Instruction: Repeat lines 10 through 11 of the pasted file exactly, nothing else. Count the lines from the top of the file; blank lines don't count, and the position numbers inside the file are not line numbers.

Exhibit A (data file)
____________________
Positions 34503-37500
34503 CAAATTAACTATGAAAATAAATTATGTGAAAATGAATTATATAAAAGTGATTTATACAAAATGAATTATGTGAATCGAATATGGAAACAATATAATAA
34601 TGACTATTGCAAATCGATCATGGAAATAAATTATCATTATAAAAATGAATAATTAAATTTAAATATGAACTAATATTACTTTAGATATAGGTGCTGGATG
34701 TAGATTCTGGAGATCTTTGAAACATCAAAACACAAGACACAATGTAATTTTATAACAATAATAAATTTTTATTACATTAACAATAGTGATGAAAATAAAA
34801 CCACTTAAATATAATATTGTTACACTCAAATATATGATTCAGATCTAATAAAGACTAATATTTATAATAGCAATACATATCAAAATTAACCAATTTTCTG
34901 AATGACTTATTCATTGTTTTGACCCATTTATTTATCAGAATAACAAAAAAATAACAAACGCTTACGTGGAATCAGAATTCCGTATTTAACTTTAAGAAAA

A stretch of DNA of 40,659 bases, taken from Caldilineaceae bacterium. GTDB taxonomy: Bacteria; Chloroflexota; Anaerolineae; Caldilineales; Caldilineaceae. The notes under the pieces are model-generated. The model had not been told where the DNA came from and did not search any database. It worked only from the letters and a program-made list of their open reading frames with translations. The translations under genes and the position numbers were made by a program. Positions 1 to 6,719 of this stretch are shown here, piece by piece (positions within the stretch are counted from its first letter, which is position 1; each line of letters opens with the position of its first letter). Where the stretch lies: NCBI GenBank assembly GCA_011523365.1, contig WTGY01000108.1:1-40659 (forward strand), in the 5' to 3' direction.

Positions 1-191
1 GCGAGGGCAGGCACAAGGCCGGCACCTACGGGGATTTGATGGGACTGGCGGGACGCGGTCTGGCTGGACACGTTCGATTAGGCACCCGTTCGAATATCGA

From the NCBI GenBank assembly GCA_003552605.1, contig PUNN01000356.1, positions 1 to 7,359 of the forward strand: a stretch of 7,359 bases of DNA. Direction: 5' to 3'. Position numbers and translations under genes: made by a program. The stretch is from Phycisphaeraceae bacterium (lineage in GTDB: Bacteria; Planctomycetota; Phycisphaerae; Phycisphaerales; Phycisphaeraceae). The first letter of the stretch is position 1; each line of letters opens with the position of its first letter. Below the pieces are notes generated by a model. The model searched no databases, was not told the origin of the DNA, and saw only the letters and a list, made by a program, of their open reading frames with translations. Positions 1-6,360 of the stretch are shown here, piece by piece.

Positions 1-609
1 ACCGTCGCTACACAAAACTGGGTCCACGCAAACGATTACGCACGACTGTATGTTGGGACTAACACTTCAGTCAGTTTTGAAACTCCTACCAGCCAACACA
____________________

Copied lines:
From the NCBI GenBank assembly GCA_003552605.1, contig PUNN01000356.1, positions 1 to 7,359 of the forward strand: a stretch of 7,359 bases of DNA. Direction: 5' to 3'. Position numbers and translations under genes: made by a program. The stretch is from Phycisphaeraceae bacterium (lineage in GTDB: Bacteria; Planctomycetota; Phycisphaerae; Phycisphaerales; Phycisphaeraceae). The first letter of the stretch is position 1; each line of letters opens with the position of its first letter. Below the pieces are notes generated by a model. The model searched no databases, was not told the origin of the DNA, and saw only the letters and a list, made by a program, of their open reading frames with translations. Positions 1-6,360 of the stretch are shown here, piece by piece.

Positions 1-609